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Obama, Merkel Alarmed By Russian Actions In Ukraine

A local resident holds a Russian national flag as trucks, part of a Russian humanitarian convoy, cross the Ukrainian border at the Izvarino custom control checkpoint.
A local resident holds a Russian national flag as trucks, part of a Russian humanitarian convoy, cross the Ukrainian border at the Izvarino custom control checkpoint.

U.S. President Barack Obama and German Chancellor Angela Merkel have expressed alarm at Russian moves inside Ukraine.

According to the White House, Obama and Merkel said the presence of Russian soldiers in Ukraine, the buildup of Russian troops along the Ukrainian border, and Russian shelling into Ukraine represent dangerous escalations of tensions by Moscow.

The White House says the two leaders agree that a Russian convoy that entered Ukraine without approval is yet another provocation by Moscow that violates Ukraine's sovereignty.

The two leaders spoke by telephone ahead of a scheduled visit by Merkel to Kyiv later on August 23.

Russia says the convoy that entered Ukraine on August 22 is for humanitarian purposes, but Ukraine and the United States say the Russians failed to abide by conditions set by Ukraine and the International Red Cross.

Obama and Merkel agree that Russia must remove the convoy and withdraw from Ukrainian territory.

Earlier, Ben Rhodes, Obama's deputy national security adviser, said Russia would face additional costs if the convoy is not removed. He said the United States would discuss the matter on August 22 with its partners on the UN Security Council.

In that closed-door emergency meeting at the UN, several countries rebuked Russia for "what many called an illegal and unilateral action by the Russian federation," British Ambassador Mark Lyall Grant, the council president, told reporters.

Russian Ambassador Vitaly Churkin said he defended his country during the discussions, reminding his colleagues that Moscow had received an "official note" from Kyiv welcoming the idea of the Russian convoy.

He reiterated Russia's stance that Ukrainian border guards were deliberately stalling the convoy.

UN Secretary-General Ban Ki-moon warned that "any unilateral action has the potential of exacerbating an already dangerous situation in eastern Ukraine."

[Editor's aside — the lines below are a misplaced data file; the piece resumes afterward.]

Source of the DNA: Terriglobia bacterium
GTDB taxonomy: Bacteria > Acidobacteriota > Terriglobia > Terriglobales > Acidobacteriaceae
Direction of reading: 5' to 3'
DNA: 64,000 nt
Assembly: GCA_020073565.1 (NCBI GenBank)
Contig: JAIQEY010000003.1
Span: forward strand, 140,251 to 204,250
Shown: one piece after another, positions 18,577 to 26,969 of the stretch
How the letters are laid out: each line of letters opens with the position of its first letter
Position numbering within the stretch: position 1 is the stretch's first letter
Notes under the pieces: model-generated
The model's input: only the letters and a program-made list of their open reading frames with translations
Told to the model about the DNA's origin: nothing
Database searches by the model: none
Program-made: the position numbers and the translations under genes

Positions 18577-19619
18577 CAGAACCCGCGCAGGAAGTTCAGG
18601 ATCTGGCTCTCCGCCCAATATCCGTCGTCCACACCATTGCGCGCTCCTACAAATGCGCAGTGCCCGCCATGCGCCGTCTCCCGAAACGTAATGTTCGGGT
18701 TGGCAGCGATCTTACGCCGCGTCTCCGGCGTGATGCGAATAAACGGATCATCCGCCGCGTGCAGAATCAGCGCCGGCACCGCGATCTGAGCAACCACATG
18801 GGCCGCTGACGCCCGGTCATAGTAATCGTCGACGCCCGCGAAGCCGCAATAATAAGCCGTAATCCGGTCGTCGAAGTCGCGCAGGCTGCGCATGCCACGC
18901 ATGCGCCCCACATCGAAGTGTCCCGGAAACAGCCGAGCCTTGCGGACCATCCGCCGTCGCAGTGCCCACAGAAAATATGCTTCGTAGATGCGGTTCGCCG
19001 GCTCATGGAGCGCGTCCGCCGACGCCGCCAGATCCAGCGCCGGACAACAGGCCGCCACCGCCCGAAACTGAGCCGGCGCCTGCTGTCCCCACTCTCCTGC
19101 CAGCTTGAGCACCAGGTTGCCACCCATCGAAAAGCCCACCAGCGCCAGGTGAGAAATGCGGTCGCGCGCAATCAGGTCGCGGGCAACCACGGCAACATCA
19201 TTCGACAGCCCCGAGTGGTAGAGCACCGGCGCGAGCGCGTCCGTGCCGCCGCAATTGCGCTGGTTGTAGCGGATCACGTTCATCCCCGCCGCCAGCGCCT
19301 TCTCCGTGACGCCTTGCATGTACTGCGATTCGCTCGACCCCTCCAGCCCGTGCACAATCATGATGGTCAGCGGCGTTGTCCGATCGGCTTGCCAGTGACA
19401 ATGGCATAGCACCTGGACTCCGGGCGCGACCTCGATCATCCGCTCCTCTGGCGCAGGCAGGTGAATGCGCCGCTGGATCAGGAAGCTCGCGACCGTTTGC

'Trucks Half Empty'

In Brussels, NATO Secretary-General Anders Fogh Rasmussen called Russia's unilateral decision to send more than 130 trucks filled with what it called humanitarian aid into rebel-held areas "a blatant breach of Russia's international commitments."

NATO also said Russian artillery is being used against Ukrainian forces, both from across the border and from inside Ukraine.

NATO also said it has seen "transfers of large quantities of advanced weapons, including tanks, armored personnel carriers and artillery, to separatists."

Ukrainian Prime Minister Arseniy Yatsenyuk said the trucks were half empty and were not aiming to deliver aid but to create a provocation.

AP reporters following the convoy said they heard the trucks' contents rattling and sliding around, suggesting that many of the vehicles were only partially filled.

AP also reported rebel forces took advantage of Kyiv's promise not to shell the convoy to drive on the same country roads as the trucks.

The agency said some 20 green military supply vehicles were seen traveling in the opposite direction.

In other news, Lithuanian Foreign Minister Linas Linkevicius said the country's honorary consul in Luhansk had been abducted and killed by "terrorists."

There were no further details.

Based on reporting by Reuters and AP
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